The ecosystem is crucial for sustaining human life, contributes to over half of global GDP and encompasses diverse cultural and economic values. But the world is facing a triple crisis of climate change, pollution and loss of biodiversity. Plant and animal species are vital to our existence. Yet, despite this importance, the world is now facing the greatest extinction event since the disappearance of the dinosaurs.GOAL 17: PARTNERSHIP FOR THE GOALS
Developing countries are grappling with an unprecedented rise in external debt following the COVID-19 pandemic, compounded by challenges such as record inflation, escalating interest rates, competing priorities and limited fiscal capacity, underscoring the urgent need for debt relief and financial assistance.
Despite record global trade increases ($32 trillion in 2022), the share of exports from Least Developed Countries
(LDCs) has stagnated and is far from the target: LDCs' share of global exports was only 1.1 percent in 2022.
The 10 principles of Fair Trade reflect ecological-socio-economic aspects of Sustainable Development.
La Maison Afrique FAIR TRADE focuses, since its start in 1995, on environmental care, poverty reduction, equality in one of the world's economically poorest - but ecologically richest - countries: Madagascar. The organization provides long-term support to small-scale artisans, mainly women in rural areas. An important part of the support is interest-free loans for women. The materials used are always local natural materials or locally collected waste. The material that is mainly used is locally growing natural fibres, which are harvested, sun-dried and prepared manually. Dyes used meet requirements for health and the environment. The craft gives the women important income and empowerment - at the same time as craft traditions and craft knowledge are being preserved and comes to good use. The income from the craft supplements subsistence farming and contributes to paying for the children's education.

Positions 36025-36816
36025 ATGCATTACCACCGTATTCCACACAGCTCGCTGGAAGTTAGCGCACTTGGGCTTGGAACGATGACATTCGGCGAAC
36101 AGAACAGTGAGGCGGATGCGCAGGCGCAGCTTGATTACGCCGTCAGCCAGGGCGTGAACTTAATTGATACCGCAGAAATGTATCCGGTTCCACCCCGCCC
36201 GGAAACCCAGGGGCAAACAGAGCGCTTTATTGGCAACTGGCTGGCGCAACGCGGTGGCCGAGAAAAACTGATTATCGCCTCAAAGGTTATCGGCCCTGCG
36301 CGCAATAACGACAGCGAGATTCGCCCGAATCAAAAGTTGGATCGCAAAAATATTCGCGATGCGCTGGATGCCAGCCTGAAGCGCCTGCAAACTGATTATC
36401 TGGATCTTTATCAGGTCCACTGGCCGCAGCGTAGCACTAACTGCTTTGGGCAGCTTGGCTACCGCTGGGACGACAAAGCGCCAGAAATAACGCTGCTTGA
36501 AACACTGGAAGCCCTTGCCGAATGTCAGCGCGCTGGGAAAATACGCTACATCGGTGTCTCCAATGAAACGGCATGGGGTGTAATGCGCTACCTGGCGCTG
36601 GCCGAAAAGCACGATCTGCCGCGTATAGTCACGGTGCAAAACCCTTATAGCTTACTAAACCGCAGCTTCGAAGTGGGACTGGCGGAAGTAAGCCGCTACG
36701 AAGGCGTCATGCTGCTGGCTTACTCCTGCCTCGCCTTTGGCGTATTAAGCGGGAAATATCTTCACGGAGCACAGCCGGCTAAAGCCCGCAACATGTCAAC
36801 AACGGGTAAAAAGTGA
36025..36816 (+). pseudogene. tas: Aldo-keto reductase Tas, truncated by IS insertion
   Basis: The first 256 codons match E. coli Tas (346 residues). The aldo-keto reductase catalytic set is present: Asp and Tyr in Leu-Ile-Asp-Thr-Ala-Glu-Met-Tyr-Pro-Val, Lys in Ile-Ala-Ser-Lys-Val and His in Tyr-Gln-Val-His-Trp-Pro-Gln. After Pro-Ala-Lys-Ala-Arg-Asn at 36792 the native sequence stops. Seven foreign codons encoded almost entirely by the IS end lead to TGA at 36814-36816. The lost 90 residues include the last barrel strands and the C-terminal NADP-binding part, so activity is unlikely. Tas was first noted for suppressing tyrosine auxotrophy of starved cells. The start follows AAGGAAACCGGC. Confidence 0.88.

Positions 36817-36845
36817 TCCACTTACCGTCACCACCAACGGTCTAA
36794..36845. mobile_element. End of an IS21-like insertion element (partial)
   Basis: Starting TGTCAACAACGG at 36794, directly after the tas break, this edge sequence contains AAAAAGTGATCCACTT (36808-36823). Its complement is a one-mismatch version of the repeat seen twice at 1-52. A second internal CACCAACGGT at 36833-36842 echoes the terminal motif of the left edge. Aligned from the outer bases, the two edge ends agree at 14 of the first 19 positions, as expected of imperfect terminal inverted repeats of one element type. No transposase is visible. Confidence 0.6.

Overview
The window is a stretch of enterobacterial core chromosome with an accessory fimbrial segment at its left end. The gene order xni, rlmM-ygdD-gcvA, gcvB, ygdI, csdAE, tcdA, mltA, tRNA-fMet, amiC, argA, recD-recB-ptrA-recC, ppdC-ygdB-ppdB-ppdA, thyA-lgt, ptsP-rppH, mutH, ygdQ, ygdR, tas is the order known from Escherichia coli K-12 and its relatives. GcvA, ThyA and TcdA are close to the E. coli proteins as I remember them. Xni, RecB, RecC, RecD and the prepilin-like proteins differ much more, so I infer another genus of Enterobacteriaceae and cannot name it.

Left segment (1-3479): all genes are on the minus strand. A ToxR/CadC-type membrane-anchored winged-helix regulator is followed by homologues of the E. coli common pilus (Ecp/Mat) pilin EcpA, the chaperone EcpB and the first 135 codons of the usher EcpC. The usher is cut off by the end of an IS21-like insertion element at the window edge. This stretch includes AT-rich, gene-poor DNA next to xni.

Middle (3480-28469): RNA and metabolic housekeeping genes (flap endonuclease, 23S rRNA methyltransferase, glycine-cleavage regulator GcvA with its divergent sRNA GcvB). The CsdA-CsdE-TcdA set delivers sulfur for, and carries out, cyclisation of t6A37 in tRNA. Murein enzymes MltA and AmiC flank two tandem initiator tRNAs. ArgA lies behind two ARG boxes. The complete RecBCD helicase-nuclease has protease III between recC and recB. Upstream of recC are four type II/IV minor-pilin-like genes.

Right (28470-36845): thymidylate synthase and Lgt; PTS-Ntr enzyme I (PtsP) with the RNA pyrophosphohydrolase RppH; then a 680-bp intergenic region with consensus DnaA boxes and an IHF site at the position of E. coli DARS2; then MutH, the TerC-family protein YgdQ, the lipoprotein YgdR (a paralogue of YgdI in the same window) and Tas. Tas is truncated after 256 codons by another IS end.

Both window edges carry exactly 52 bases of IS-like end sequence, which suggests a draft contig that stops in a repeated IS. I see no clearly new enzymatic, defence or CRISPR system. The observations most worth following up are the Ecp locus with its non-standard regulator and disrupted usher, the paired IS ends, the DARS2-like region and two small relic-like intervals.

All goods are shipped by boat from Madagascar to Sweden.
Madagascar is one of the currently 46 countries in the list of the world's Least Developed Countries (LDCs) - and is the 5th poorest economically (GNI per capita). However, it is not poor in terms of craftsmanship, ambitions, local natural materials - or waste that needs to be collected and recycled. Local manufacturing provides the best added value, work opportunities, development.
Dear consumer, support the artisans on Madagascar and global Sustainable Development by buying their goods in the shops and church communities that make up La Maison Afrique FAIR TRADE resellers.
GOALS FOR SUSTAINABLE DEVELOPMENT Agenda 2030 for Sustainable Development was adopted by all UN member states in 2015. The core is the 17 global goals for Sustainable Development: Sustainable Development Goals (SDG). The 2030 goals and agenda are a call to all countries to take action and to work together in global partnership. They demonstrate that ending poverty must go hand in hand with strategies that improve health and education, reduce inequality and stimulate economic growth – all while tackling climate change and working to preserve our oceans and forests.